Russia continues to produce at post-Soviet record highs of around 10.7 M/bpd, and earlier this year said it aims to boost oil production by a third to more than 14 M/bpd in the next 20 years. Hence, OPEC’s recent invitation for non-members to join in cutting production are having the effect of reverse psychology on Russia.
How would Russia act if it were unable to withstand lower for longer prices? (Or if it in fact isn’t able to do so, how would it act if it admitted it?)
As the world’s biggest oil producer, would Russia opt to collaborate with Saudi-led OPEC to curb production to raise prices?
In a September interview with the Telegraph, Russian Deputy Premier Arkady Dvorkovich said the following when he was asked whether Russia would collaborate with OPEC on a production reduction deal, “We are not going to cut supply artificially. Oil companies will act on their own. They will look at market forces and decide whether to invest more or less. If prices stay low, it is in the nature of oil companies to stabilize production, or even to cut production,” he said.
It is still an open question whether Russia really can withstand the very low oil prices for years. Currently, the economy is in recession, real incomes have dropped by 9%, and output has fallen by 4% over the last year. There is the possibility that Oreshkin’s “we’ll be fine” comments could be more about a show of strength than a concrete appraisal of the country’s economic health.
Several Layers Of Russo-Saudi Antagonism
The current Russo-Saudi antagonism is rooted in the following realities: 1) Russia is now arguably Saudi’s principal oil market share competitor, 2) the heightened geopolitical tensions between Saudi and both Russia (and Iran) in Syria, and 3) Saudi’s attempt to gain European oil market share from Russia.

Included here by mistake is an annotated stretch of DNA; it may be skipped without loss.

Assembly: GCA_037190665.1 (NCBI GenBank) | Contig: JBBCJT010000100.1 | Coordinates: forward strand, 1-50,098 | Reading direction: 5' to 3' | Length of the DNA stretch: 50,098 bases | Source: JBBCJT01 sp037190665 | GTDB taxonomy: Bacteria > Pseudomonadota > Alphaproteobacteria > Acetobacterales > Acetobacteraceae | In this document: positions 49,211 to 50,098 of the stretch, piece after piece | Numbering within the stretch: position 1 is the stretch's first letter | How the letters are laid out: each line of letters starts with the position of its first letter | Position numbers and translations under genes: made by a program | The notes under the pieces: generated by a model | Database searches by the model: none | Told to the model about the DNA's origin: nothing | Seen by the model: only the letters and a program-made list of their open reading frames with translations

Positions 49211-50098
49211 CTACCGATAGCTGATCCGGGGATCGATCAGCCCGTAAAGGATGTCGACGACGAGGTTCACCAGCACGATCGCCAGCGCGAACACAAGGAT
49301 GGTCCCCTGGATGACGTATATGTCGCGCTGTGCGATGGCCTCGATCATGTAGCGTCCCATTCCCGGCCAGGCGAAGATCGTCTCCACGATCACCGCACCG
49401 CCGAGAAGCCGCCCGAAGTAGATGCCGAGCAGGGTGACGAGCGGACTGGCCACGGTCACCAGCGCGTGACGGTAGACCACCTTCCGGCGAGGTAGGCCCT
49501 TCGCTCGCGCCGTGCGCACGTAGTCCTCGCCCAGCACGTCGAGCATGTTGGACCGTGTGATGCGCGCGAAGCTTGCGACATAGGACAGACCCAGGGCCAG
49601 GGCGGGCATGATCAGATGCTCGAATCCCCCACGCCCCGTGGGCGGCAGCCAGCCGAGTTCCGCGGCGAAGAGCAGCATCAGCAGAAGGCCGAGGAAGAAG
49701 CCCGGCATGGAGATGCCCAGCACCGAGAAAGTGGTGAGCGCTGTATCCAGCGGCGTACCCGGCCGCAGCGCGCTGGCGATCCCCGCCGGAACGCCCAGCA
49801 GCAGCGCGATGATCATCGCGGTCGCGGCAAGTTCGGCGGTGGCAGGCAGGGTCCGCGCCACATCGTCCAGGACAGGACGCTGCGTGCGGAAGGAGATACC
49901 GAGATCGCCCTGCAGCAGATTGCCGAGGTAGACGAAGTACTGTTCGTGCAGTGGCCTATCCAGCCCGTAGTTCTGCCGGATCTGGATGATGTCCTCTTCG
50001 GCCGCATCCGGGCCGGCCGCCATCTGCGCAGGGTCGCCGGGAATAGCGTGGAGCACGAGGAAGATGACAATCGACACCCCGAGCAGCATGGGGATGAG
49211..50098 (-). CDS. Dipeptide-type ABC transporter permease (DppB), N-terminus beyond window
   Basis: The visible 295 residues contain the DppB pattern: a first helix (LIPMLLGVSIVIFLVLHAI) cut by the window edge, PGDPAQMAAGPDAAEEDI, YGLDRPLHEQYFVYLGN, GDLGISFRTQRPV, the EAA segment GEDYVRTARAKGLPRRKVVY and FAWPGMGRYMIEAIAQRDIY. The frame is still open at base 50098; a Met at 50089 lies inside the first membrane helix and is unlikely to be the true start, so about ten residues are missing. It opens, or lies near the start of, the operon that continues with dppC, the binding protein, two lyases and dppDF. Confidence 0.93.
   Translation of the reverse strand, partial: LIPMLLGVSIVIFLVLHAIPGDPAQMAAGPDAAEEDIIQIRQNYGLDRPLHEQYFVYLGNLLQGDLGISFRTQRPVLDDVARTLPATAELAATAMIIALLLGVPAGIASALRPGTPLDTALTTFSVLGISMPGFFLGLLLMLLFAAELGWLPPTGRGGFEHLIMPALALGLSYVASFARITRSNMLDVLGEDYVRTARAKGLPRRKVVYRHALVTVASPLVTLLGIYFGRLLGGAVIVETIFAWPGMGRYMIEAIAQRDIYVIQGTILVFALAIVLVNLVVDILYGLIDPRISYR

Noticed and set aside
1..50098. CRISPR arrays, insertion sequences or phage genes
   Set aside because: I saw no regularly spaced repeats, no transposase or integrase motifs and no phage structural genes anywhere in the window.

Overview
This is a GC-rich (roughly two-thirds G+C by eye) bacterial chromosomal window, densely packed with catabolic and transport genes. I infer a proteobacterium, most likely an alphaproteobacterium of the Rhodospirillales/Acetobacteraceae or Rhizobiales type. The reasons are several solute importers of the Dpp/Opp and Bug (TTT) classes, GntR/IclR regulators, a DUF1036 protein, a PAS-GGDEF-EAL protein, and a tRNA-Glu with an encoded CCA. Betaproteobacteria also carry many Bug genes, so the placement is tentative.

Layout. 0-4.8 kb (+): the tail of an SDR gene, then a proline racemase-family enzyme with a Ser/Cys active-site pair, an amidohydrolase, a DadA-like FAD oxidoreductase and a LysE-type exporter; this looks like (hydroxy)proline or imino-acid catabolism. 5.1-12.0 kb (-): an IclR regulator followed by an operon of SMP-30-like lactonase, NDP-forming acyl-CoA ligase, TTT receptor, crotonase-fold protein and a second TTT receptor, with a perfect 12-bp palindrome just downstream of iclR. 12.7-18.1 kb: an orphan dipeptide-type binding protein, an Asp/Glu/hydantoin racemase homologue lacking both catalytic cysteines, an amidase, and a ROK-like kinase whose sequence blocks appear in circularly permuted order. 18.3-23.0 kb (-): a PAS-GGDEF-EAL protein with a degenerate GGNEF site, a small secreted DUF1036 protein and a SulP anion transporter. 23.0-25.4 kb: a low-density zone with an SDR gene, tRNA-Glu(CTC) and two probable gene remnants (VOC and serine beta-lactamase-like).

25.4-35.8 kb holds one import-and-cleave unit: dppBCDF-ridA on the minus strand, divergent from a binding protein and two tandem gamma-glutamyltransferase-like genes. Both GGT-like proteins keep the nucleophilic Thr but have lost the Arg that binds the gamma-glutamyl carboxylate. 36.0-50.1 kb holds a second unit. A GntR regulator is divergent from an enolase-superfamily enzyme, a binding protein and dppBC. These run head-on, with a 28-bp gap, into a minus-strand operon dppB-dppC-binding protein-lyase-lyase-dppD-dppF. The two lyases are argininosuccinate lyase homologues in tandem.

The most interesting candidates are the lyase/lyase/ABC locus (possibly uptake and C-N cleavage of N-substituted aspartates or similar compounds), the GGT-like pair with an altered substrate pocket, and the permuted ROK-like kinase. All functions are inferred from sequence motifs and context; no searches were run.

As we recently reported, OPEC’s decision on December 4 to abandon the quota system was likely influenced by Saudi’s increasingly antagonistic attitude towards its rival oil producers. Saudi is ramping up, rather than scaling down, its battle for market share and regional gravitas. Now it doesn’t have a recommended quota to worry about.
With US oil production slowing and Russian production hitting record post-Soviet highs, it can arguably be said that Russia is emerging as Saudi’s chief market share rival. And with Iran and Iraq standing with Russia and opposite Saudi in Syria, and with both countries planning to ramp up oil output soon, Saudi’s mind is pondering strategies of how to strengthen its own geopolitical position and weaken theirs.
Russia and Saudi are not only fierce competitors for global oil market share, they are also on opposing sides in the Syrian crisis. Russia’s incursion into Syria in September in support of Bashar al-Assad, and the warming of relations between Russia and Iran as a result of this move, further isolated Saudi in the region.
The two countries are also engaged in a fight for dominance in Europe’s oil market. In recent months, Saudi Aramco and Russian oil companies have been significantly discounting their crude to Europe. Saudi has been targeting countries such as Poland and Sweden, challenging Russia’s long-time dominance in the region.